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A Latino Angel Wants To Help You Invest In Tech Startups

For the past two decades, I have been an advisor to many technology startups, and I can tell you this: raising the first million is the hardest.
Even harder: raising the first million if you are Latino/Latina founder.
Last week, DreamFunded – a San Francisco-based company that I’ve written about before — became the first SF-headquartered firm to get approval from FINRA to launch a portal that will enable many people — not just the rich — to invest in technology through crowdfunding. According to DreamFunded, it’s also the first Latino-led equity crowdfunding portal anywhere to get FINRA approval…
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Michael Zajur, President of the Virginia Hispanic Chamber of Commerce

HOW HE HAS SHAPED THE REGION: Zajur, as head of the chamber, has provided a voice for the Hispanic business community during a period in which the Hispanic population in Virginia essentially doubled.
In 2000, the year Zajur founded the chamber, about 4.7 percent of the state’s population was Hispanic or Latino. In 2014, that percentage was up to 9 percent…
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Photo Collections

Selected photos England and Belgium, 2016


Selected photos Filoli Gardens, Spring 2017, Spain, England, and Belgium

You may purchase any photo from the Photos Collections for $.99 each. Please email with your order request.

“…And would it have been worth it, after all,
Would it have been worth while,
After the sunsets and the dooryards and the sprinkled streets,
After the novels, after the teacups, after the skirts that trail along the floor—
And this, and so much more?—
It is impossible to say just what I mean!
But as if a magic lantern threw the nerves in patterns on a screen:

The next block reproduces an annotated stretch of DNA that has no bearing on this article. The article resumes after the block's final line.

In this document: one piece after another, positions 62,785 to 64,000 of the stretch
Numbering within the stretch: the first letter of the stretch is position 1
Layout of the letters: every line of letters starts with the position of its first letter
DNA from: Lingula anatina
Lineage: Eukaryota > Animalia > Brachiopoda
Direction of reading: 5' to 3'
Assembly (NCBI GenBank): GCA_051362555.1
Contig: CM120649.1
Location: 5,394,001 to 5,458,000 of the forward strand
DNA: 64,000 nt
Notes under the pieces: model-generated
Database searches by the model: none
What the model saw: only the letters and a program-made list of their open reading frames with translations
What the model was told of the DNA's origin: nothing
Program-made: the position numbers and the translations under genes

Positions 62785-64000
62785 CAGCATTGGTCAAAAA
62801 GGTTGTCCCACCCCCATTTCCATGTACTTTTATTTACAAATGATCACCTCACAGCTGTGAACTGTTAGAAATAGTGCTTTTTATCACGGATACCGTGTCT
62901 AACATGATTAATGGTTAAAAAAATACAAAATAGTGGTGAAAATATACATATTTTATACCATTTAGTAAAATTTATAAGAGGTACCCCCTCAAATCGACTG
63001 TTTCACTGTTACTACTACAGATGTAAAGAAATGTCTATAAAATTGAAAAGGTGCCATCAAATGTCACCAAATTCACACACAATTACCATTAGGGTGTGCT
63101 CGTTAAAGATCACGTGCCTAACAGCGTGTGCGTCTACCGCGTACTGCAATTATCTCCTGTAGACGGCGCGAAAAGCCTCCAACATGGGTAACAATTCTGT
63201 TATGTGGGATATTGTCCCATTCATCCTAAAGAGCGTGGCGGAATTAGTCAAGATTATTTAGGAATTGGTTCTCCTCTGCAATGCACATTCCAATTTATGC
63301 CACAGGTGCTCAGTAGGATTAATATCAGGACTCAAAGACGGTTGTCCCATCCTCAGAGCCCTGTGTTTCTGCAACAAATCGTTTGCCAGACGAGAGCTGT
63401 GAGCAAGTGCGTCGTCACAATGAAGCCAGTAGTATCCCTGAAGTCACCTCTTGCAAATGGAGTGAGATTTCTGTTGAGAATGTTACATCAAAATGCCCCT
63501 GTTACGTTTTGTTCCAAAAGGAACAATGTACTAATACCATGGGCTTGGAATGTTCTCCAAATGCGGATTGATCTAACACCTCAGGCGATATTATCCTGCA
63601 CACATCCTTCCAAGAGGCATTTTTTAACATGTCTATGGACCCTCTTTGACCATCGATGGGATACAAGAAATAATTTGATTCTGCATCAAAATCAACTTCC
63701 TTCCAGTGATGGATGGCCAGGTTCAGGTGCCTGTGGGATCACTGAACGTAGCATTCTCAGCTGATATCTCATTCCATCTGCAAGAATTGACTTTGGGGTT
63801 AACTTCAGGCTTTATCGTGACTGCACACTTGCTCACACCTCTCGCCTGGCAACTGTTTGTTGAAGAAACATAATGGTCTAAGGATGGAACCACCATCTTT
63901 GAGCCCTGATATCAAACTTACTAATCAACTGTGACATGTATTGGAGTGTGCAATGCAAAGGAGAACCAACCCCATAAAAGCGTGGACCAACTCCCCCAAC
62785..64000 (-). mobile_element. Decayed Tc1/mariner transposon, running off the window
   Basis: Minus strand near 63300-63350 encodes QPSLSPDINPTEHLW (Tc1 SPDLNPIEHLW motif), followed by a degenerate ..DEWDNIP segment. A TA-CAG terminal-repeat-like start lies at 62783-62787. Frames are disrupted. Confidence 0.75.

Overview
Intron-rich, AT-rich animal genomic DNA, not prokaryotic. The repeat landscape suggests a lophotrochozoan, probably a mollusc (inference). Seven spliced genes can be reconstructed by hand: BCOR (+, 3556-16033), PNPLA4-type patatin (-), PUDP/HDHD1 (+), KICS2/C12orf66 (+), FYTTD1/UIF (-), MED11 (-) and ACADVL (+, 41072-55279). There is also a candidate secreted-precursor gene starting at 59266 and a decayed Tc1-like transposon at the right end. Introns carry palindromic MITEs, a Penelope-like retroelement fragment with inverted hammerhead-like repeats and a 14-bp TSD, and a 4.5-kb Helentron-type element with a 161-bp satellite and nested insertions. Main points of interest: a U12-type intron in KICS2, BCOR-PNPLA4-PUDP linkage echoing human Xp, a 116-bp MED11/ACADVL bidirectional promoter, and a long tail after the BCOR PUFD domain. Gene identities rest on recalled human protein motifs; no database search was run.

Would it have been worth while…”

T.S. Eliot
The Love Song of J. Alfred Prufrock

Press Release

2015 Annual Report on Mexican American Professionals Now Available

The 2015 Annual Report on Mexican American Professionals is now available on

News from the 2015 American Community Service shows good increases in the numbers of Mexican Americans attending college, achieving educational attainment, and holding jobs in industries including science, management, and business.

• Mexican American college enrollment increased from 18.7% to 18.9% between 2014 and 2015
• Graduate or professional degree attainment among Mexican Americans rose from 2.9% to 3.0%
• The number of Mexican Americans achieving bachelor’s degrees rose from 7.6% to 7.8% in 2015

Despite these numbers, Mexican Americans are still near the bottom of college enrollment and educational attainment by race and ethnicity.

The University of California is proactive in pushing for a greater number of underrepresented minorities. The number Chicano/Latino students attending UOC increased by 2.7% since 2014; this group now makes up 32.3% of admitted university freshmen.

In terms of occupations, the number of Mexican Americans making up part of the management, business, science, and art occupations continues to rise, from 16.6% to 17.5% from 2012 to 2015. Mexican Americans have also seen consistent numbers in the professional, scientific, management, administrative, and waste management services occupations, keeping steady at 10.2% of all jobs in these fields held by Mexican Americans.

These numbers represent continuing gains in higher education and professional jobs for Mexican Americans. For more, visit